The Cary is nimble and dynamic. Most importantly, this unit got everybody's feet tapping to the music! Although I scored it with minuses in the sub and mid-bass (I am a bass loving man; see my EnjoyTheMusic bio*), I gave it pluses for high frequencies, imaging and most importantly, musicality. Though I thought it was too polite, with its soft bass, the result was still delectable, without large weaknesses and distracting anomalies. I felt like a teenager discovering music all over again. However, perhaps the Cary was a tad too enthusiastic about notes. Maybe it rushed the follow-through, but I did not note its decay as below average. It might appear thin-bodied; more like an upright than a grand piano.
As tweaking audiophiles know, in this hobby, it is possible
for the pizazz heard in the store to sound grating once the equipment is at
home, but in this system, in this home, in this shoot-out, I give the Cary four
Blue Notes for Enjoyment and Value for the Money; it is above average.
Audio Research Reference Five
Compared to the Cary and the others, the Ref 5 had more muscular definition to its tone; it was more like a well-rounded super car than a little sportster. A Vette may do nothing wrong, but it holds no surprises. The Miata is not in the Vette's league, but is surprisingly fun. The Ref 5 had no disturbing artifacts. It was more like a grand than upright piano. I bet its waveforms are fairly square. It made music sound natural. The tubes had but 1,200 hours on them, but one participant thought newer tubes might make Ref 5 sound more like the Cary.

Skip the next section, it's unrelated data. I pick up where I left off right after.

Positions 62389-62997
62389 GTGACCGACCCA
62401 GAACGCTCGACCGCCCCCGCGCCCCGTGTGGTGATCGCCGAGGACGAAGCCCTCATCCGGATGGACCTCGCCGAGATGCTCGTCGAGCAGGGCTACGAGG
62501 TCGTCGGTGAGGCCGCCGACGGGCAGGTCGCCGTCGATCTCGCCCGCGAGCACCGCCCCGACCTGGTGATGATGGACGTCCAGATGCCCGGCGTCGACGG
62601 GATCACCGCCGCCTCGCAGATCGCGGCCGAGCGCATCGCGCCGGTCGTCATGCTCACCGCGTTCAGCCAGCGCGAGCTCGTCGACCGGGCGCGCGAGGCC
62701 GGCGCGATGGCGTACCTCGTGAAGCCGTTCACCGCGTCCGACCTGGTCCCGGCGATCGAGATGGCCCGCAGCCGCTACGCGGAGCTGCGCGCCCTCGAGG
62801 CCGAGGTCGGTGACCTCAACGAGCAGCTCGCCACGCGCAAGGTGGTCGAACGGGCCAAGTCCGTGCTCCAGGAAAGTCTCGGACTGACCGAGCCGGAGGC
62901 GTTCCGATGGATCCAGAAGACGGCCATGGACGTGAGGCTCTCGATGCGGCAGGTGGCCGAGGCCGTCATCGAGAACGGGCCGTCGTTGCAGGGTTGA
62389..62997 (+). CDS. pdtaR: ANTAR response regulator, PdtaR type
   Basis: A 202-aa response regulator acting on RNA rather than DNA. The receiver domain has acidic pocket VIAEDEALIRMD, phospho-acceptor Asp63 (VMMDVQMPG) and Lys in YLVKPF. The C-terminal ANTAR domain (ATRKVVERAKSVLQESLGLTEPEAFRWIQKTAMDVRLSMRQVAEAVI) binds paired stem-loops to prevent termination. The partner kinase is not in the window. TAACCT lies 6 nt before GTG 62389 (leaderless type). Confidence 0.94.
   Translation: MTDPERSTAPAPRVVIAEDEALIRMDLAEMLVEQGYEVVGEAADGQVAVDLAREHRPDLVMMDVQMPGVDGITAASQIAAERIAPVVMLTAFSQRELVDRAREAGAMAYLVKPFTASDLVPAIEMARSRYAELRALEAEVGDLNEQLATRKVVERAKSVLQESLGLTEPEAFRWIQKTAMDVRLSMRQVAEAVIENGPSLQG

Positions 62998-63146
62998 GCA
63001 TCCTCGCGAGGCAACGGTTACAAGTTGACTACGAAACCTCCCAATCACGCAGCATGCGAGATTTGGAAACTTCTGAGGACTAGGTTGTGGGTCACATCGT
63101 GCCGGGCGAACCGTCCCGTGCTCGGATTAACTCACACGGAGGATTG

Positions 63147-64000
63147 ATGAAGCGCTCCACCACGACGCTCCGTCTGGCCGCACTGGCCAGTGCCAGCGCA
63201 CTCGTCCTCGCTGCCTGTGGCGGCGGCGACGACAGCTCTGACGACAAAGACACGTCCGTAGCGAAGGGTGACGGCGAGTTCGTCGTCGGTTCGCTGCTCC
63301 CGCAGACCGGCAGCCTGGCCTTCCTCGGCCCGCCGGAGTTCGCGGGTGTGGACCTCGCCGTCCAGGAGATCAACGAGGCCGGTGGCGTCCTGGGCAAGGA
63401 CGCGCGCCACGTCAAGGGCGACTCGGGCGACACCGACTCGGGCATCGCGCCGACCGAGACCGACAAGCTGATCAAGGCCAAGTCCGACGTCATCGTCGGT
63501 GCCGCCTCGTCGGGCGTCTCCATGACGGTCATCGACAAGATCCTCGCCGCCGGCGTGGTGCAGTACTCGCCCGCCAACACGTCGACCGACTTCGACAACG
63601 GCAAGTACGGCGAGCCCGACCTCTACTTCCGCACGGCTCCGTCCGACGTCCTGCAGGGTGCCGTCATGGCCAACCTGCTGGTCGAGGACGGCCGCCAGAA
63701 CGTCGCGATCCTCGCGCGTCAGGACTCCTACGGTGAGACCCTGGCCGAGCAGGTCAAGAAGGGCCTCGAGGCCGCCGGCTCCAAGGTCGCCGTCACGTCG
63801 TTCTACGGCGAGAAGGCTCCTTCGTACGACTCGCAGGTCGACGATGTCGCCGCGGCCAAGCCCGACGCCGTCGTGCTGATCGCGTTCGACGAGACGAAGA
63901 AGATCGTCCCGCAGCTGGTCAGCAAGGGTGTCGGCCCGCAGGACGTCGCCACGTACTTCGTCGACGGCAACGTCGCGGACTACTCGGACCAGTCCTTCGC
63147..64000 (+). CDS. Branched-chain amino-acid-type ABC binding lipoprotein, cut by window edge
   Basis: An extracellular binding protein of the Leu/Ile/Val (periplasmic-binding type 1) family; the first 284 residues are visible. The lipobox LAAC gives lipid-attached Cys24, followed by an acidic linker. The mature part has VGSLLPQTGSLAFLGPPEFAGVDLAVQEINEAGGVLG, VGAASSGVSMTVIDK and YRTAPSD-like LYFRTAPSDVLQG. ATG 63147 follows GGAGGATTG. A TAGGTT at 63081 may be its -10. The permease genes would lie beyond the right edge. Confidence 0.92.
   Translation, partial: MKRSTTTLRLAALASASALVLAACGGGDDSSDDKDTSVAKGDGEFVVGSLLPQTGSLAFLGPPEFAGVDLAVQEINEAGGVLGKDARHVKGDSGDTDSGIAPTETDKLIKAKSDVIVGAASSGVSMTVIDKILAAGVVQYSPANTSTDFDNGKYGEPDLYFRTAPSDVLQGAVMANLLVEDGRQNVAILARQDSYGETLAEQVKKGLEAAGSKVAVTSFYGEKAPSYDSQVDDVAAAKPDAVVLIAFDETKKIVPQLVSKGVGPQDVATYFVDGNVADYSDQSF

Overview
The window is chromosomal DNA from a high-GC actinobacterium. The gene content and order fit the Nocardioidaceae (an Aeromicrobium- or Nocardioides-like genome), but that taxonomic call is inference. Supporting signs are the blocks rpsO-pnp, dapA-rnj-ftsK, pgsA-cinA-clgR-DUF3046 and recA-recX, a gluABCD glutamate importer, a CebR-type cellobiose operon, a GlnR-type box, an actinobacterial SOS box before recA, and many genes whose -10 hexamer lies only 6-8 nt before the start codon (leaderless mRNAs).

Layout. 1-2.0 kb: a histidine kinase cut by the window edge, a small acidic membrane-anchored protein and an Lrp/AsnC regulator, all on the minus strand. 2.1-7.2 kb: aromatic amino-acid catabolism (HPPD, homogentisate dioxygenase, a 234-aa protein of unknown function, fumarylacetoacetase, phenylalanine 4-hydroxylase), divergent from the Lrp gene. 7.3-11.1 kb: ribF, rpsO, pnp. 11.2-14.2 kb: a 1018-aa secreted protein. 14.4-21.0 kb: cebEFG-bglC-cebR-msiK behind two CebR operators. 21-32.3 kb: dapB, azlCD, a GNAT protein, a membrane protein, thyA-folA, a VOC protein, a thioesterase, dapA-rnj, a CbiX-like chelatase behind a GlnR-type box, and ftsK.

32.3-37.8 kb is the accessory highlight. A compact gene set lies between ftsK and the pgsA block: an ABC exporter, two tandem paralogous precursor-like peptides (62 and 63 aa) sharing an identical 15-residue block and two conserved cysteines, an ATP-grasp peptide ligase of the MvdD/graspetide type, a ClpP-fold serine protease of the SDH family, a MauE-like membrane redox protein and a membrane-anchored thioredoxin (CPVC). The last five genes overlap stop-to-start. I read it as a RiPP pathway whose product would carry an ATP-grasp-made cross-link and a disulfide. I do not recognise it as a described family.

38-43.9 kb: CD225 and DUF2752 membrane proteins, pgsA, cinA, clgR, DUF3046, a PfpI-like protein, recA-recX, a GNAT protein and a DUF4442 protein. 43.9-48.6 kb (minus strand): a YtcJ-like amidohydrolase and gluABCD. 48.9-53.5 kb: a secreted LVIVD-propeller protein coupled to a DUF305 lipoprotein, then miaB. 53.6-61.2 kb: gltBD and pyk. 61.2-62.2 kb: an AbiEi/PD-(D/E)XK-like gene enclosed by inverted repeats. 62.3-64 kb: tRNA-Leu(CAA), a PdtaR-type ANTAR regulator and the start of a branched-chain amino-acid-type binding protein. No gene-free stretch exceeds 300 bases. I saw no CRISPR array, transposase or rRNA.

Audio Research LS2B Mark II
Yet both the LS2 and the Ref 5 handled orchestral music as well as any dream system I've heard at AXPONA*. It had noticeable soundstage, separation, definition and sustain with multiple instruments hitting crescendos. Both easily showed the weaknesses of older recordings, not rudely, but by clearly showing off their enormous capabilities with higher quality, newer ones. (I need a new reference stack!)
On Enjoy the Music.com's grading scale, five Blue Notes "are the very best regardless of price." Therefore, unless impedance, phasing or something else is a synergistic mismatch, I think the Ref 5 is five Blue Notes for Enjoyment! I was stunned at its level of realism and competence compared to the other pre-amplifiers in this brief shoot-out.
Solid-State Compete Against Tubes?